Squids range in size from about 16 millimeters (less than one inch, and so cute) up to 22 meters (about 72 feet, and terrifying) when stretched out.
Some cool species of squid include the glass squid — almost fully transparent except for its eye balls (though its eye lids act as an invisibility cloak); the vampire squid, which can turn itself inside out to avoid predators; and the Humboldt squid, which can pulse its body with flashing red and white bioluminescence. Yowsa!
Giant squid
The giant squid is about eight meters (26 feet) long, but with its tentacles stretched out, it may reach 22 meters (72 feet) in length. These massive creatures live in the deep ocean, and scientists still don’t know much about them. Most of what’s known has been gathered from studying carcasses that have washed up on beaches or been brought in by fishing boats.
Based on the limited information available, we know that they eat shrimp, fish, and other squids. We also know that they engage in defensive epic battles with whales and sharks (that like to eat squid), based on the fact that whales and sharks have been observed with what look like giant squid hickeys all over them.
Because they live in the deep sea, giant squid have giant eyes. We’re talking BIG, as in largest in the animal kingdom — about 10 to 12 inches in diameter (the better to see you with my dear!). Researchers also think that giant squid live only about five years, meaning they must grow like weeds, and that they mate only once, so they’d better make it count.
However, while the giant squid may be the longest, it may not be the largest. The colossal squid is shorter but weighs twice as much. One colossal squid on display at the Ta Papa Museum of New Zealand tips the scales at 490 kilograms (just over 1,080 pounds) while an average Giant Squid weighs in at around 275 kilograms (606 pounds). The beak of the colossal squid is the largest of all among mollusks, and their eyeballs are about the size of soccer balls.
Even with their massive size, the giant and colossal squid are the preferred prey of the deep diving sperm whale. And (fun job), some scientists study the undigested beaks of these squid in sperm whale stomachs to gather additional information about the species. That would be one colossal and very smelly day at the office.
Cuttlefish, also known as cuttles (no, not cuddles, although they look kind of cuddly), are sort of a cross between a squid and an octopus but with a more compact body. Like an octopus, a cuttlefish has a big brain and is a master of camouflage. Like a squid, it has eight arms and two longer tentacles and its head and body are tapered, more like a torpedo. Cuttlefish are unique in that they have an undulating fringe running along their sides and a cuttlebone to help with buoyancy, which enables them to hover. Another unique feature is their pupils, shaped like a “W,” which enables them to see in front of and behind them at the same time.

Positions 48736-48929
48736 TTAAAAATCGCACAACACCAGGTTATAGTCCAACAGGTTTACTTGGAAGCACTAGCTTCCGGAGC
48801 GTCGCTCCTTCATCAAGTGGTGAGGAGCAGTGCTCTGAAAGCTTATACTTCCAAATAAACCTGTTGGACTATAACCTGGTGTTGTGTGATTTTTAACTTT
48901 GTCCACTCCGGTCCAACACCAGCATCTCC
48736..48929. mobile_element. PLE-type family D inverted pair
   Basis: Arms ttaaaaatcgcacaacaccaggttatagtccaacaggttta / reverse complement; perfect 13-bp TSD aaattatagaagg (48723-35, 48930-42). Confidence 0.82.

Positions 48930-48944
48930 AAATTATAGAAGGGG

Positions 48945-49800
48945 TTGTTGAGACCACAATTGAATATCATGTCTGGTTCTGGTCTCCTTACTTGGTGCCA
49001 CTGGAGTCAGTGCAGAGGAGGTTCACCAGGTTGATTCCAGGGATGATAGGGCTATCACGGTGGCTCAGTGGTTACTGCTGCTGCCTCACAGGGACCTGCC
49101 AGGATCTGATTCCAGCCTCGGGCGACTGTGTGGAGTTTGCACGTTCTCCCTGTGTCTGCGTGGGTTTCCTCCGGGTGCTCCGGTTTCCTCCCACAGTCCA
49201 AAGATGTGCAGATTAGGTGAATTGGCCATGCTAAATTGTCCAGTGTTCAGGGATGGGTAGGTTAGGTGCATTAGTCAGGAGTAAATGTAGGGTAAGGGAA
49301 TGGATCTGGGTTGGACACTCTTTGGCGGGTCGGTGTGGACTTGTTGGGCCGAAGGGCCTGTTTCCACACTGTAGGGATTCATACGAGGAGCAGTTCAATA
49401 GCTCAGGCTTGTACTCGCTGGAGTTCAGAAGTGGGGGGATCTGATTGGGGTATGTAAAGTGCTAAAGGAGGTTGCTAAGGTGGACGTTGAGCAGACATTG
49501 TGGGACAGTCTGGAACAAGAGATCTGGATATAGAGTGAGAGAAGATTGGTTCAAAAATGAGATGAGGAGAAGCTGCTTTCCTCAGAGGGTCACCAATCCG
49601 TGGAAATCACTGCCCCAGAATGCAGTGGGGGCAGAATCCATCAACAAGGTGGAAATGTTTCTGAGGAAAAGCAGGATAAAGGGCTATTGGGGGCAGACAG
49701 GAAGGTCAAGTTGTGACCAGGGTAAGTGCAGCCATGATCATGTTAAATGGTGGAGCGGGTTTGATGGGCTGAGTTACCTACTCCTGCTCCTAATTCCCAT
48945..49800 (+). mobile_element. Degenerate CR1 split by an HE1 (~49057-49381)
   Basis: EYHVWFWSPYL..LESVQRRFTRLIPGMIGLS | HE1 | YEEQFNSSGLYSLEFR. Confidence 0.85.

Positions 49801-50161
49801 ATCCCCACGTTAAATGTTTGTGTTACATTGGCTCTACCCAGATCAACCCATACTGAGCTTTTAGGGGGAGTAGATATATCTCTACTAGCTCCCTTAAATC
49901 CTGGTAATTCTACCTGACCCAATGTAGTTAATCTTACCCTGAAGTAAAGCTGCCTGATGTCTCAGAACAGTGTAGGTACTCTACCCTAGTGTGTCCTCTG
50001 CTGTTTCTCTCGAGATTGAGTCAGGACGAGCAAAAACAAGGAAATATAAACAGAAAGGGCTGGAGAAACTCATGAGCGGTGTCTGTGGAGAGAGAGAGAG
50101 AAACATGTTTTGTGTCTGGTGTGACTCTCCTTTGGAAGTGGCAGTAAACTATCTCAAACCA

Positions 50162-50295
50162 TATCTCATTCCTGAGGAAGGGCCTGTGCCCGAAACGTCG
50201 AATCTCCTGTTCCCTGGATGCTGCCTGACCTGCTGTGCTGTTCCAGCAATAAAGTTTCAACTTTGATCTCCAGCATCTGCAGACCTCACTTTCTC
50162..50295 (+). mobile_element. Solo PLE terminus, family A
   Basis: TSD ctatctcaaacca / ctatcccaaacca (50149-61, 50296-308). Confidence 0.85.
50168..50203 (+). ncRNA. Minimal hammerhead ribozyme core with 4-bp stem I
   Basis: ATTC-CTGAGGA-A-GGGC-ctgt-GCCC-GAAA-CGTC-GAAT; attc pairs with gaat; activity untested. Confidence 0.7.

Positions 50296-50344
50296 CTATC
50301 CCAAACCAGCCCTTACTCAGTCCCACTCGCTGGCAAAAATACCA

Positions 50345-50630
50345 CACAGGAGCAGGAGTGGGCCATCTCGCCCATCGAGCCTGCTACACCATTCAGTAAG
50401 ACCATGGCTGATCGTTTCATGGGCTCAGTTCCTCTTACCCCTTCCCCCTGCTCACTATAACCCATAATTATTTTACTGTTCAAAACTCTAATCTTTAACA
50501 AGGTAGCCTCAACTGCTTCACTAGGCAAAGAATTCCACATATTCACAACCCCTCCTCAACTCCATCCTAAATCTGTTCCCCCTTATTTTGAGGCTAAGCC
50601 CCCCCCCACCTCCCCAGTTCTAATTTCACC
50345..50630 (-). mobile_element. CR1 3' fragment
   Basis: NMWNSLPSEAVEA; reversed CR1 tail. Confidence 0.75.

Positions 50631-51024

They tend to live in deep water during the winter and in shallow water during the summer months, and they only live a year or two, dying soon after mating.
Giant squid lives in the waters around Australia. This large weed can grow to be about 50 cm (20 in) tall and weigh about nine kilograms (about 20 pounds). That’s a lot for cuddling! Each season they return to the same rocky shores in southern Australia, mate, lay eggs, and then die. When the next generation hatches, they head out into the world (not much is known about where they go or what they do), but they always return to the same area to mate, lay eggs, and die (cue the “Circle of Life” from The Lion King).

If a snail, shrimp, and octopus had a baby together, it would look like a nautilus. The nautilus has a spiral shell like a snail, but it is divided into chambers that contain air to make the nautilus buoyant, enabling it to float in water. As the nautilus grows and expands its shell, it creates new chambers. It has a face like a shrimp and arms like an octopus – in fact about 90 bundled tentacles and secrete mucus to catch food and cling to stationary objects when at rest. Compared to the octopus and squid, the nautilus does not have the greatest vision, relying more on the sense of smell to find food.
They are nocturnal (active at night), making daily migrations up and down the water column. They live much longer than other cephalopods (up to 20 years). Unfortunately, their shells are highly prized and because they do not reach sexual maturity until they are 10 to 15 years old (and even when they do, females only lay about ten eggs maximum), their populations have decreased dramatically and they will need a long time to recoup. Because they need a hard crust to survive, they are also under threat from ocean acidification. Fortunately, it is a protected species, although poaching continues to occur.

The nautilus is considered a living fossil, because it hasn’t changed much over the 500 million years that it has been (in some form). Today, they live in the waters of the Indo-Pacific, hovering over coral reefs at depths of about 100 to 300 meters (330 to 990 feet). They can’t go deeper, because the pressure will crush their air-filled shells. Not a good way to go.